As I sit in my office before my computer, I realize that I am growing old.
This should not be a surprise. Since our first breath, each of us has grown older.
In fact, everyone I have asked has told me that he or she wants to grow old.
Growing old is a beautiful experience.
When I wake up each morning, there are no children in the house. It is just my bride of one-half century and me. The nest is empty. The house is quiet, peaceful and orderly.
My days no longer are governed by the activities of our children, whether it be school, sports or hobbies. No hurrying through breakfast to get the children off to school or through dinner to attend a school function or sports activity. Time belongs to me to spend as I wish.
Of course, there are the aches and pains that go with the aging process. A couple years ago I had back surgery and still have pain if I overdo it. Some of my senior friends have had knee replacements or hip replacements. Others are fighting the Big C — cancer. Some complain of not having enough money to live well in retirement.
But as Thanksgiving approaches, what do I have to be thankful for? It is time for a “reality check.” There is strength in achieving a victory over another, but a person who achieves a victory over himself or herself is all-powerful.
Money does not make one happy. I consider myself rich because I have a loving wife, three wonderful children and six super grandchildren. The circle of love that comes from family is strong. On this Thanksgiving, as on past Thanksgivings, I shall give thanks for my family.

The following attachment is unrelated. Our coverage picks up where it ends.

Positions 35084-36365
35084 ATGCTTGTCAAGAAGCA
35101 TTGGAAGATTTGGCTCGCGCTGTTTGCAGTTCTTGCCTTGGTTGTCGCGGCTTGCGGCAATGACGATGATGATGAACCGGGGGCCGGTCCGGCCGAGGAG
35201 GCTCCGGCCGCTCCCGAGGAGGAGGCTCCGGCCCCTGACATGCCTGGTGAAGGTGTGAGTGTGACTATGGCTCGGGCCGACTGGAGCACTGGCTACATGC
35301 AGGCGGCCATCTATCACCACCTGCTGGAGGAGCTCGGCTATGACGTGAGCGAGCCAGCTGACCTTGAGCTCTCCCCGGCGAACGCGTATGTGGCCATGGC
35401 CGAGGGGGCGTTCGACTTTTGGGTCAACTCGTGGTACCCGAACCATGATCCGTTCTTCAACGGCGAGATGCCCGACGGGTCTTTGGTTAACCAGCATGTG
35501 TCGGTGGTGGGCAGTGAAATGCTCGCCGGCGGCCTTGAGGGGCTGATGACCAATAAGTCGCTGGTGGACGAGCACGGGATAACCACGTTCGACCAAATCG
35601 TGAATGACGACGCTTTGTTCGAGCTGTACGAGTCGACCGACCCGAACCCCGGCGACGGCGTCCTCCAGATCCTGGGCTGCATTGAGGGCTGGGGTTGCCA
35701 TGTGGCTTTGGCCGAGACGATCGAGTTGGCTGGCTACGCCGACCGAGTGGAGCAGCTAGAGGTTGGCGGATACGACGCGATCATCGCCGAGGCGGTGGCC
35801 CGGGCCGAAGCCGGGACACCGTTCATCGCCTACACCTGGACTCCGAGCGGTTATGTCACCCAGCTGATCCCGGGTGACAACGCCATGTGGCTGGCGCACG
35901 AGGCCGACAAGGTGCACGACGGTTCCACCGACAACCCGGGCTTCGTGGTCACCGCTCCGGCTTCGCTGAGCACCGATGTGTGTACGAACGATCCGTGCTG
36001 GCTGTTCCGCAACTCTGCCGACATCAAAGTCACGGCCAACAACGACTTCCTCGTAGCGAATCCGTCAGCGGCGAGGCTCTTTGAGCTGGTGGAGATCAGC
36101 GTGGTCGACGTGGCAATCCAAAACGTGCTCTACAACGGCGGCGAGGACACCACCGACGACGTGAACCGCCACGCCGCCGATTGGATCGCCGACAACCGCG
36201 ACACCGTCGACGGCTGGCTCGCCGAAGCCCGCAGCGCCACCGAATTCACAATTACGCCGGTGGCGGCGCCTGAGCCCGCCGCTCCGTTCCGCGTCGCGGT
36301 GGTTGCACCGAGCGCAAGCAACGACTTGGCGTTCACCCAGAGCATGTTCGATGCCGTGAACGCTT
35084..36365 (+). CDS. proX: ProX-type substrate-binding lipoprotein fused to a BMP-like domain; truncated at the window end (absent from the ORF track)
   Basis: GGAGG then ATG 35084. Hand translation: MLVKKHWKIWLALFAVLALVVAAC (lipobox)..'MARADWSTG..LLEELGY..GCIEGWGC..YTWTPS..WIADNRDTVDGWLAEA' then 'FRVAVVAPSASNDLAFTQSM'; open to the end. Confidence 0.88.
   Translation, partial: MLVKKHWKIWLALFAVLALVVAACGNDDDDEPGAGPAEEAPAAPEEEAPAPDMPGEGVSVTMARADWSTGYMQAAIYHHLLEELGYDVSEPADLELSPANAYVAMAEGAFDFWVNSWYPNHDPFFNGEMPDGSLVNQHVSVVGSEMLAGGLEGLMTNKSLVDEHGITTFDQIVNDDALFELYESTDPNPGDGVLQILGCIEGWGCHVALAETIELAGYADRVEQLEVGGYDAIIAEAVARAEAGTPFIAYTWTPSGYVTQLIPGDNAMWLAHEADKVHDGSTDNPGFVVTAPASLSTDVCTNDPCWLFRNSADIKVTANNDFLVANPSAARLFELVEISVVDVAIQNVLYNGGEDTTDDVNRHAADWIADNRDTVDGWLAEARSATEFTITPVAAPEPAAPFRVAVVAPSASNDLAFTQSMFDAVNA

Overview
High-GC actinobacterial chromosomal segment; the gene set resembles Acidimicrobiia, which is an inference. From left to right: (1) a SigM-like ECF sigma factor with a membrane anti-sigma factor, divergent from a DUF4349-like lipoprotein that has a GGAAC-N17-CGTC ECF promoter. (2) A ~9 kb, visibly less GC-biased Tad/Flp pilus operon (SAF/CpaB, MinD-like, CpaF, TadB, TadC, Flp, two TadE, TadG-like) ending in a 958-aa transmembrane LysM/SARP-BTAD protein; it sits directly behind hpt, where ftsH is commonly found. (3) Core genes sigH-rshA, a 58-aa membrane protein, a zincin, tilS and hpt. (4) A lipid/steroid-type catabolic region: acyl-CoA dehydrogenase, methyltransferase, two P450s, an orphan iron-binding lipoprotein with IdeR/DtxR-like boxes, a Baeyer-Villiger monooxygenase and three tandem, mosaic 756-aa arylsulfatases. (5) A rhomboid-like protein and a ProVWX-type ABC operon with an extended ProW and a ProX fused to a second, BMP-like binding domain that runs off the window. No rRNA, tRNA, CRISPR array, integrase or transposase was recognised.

I also consider myself rich because I have many friends among the readers. Friends are those relations we chose for ourselves.
They hang like companion stars around us to give us direction. Friends are those individuals we run to when we have something to celebrate, and we fall back upon them when feeling ill-used.
When others abandon us, friends always remain by our side. On this Thanksgiving, I shall give thanks for you readers that I call my friends.
Riches come from taking pride in many of my accomplishments, whether as a writer or a volunteer on many committees and organizations.
I give my time and meager talent to the Call Newspapers, my church, the local chamber of commerce and a local nonprofit organization.
In turn, I like to think that each has benefitted from me. Yes, I am proud of what I am doing for them, and on Thanksgiving I shall be thankful that I have the talent and the time to give to each of them.
This Thanksgiving, I urge each reader to conduct a “reality check.” Don’t dwell on the aches and pains of growing old. Be positive, consider what truly is important.
If you have family and friends and have accomplished something over the past year, consider yourself rich. You have much to be thankful for.
Have a happy Thanksgiving!